I had found this amazing gyspum wall at a dry creek crossing on the Upper Canyon trail where a massive column of rust colored sandstone towered over the dry creek bed. My idea was to photograph the sunset light hitting the edge of the column and using the dramatic gypsum walls as a foreground. We spent about an hour shooting different compositions of the wild rock formations here, but my friend wanted to go back to the start of the trail and the South Prong Overlook to shoot sunset. We made the very short hike back to the trail and found an excellent spot to set up and waited for the sun to sink. As evening drew closer small cumulus clouds started to accumulate to our west. This gave me some high hopes for a nice dramatic sunset. I watched the sun dip behind the jagged canyon walls and edge of the caprock escarpment and I made this exposure. The sun just barely peeked above the top of the canyon sending light spilling onto that sandstone structure and the canyon floor. All these elements came together in such a way that could only be described as Caprock Magic. Sure there were no storms, but an adventure out here always leaves my spirit renewed and my mind refreshed and if I can come home with some great images then nothing else matters. I have several amazing hikes planned for CCSP once the weather cools down. I can't wait to see what other magic I find exploring the area.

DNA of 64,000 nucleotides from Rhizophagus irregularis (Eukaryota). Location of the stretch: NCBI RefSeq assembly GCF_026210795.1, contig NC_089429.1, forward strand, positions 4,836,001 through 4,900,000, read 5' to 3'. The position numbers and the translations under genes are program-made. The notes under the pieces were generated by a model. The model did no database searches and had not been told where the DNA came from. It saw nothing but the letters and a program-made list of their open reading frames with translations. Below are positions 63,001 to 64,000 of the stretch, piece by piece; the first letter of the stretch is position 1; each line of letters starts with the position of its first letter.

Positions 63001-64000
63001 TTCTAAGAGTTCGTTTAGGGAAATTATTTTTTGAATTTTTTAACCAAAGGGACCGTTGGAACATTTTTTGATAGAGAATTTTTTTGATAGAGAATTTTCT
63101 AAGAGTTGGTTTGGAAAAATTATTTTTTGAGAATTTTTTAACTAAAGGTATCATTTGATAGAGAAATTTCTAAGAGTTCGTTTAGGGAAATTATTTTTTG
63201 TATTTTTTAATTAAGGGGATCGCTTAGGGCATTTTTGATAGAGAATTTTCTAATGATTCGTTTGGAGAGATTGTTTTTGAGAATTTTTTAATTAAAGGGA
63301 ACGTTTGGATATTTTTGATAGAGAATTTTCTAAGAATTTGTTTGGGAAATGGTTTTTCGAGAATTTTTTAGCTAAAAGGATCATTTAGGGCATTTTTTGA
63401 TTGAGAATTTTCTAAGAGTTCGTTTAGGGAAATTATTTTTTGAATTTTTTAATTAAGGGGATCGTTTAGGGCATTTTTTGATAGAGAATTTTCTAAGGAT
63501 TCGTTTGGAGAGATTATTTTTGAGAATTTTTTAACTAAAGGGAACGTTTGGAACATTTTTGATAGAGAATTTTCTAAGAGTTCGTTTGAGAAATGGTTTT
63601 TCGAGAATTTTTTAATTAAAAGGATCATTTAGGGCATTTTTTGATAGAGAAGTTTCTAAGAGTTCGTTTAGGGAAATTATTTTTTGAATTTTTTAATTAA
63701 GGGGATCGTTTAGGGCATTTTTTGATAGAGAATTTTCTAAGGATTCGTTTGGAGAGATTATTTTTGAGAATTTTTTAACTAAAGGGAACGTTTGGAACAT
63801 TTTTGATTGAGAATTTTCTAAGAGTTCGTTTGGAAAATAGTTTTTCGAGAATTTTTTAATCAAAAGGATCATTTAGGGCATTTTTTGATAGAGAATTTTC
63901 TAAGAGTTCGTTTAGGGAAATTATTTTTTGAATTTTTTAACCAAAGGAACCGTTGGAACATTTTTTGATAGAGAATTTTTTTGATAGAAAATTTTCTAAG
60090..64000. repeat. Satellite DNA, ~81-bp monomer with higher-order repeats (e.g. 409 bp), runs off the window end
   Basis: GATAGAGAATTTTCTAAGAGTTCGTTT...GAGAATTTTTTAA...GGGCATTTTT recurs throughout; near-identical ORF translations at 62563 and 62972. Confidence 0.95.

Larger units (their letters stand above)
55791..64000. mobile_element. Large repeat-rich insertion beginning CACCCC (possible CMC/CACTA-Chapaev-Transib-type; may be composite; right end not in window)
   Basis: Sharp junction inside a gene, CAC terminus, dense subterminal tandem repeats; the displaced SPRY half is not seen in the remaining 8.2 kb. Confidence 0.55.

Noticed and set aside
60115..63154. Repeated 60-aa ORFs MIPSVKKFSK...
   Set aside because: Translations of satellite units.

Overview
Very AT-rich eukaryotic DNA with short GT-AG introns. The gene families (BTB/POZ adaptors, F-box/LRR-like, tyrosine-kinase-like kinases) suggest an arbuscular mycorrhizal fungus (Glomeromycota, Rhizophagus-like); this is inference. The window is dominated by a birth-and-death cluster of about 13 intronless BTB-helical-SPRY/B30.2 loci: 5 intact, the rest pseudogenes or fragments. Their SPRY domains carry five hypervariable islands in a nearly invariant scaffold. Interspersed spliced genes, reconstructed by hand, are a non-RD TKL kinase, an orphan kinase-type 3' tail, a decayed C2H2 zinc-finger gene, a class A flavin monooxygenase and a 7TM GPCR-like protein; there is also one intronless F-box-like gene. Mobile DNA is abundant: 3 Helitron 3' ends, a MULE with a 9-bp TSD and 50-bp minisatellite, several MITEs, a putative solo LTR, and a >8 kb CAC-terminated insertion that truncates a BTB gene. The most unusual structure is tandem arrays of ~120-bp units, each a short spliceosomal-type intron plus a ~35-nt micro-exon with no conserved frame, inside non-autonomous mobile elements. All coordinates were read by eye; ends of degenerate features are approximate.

Caprock MagicCaprock MagicLooking into the setting sun at the South Prong campground in Caprock Canyon State Park. © Ben Jacobi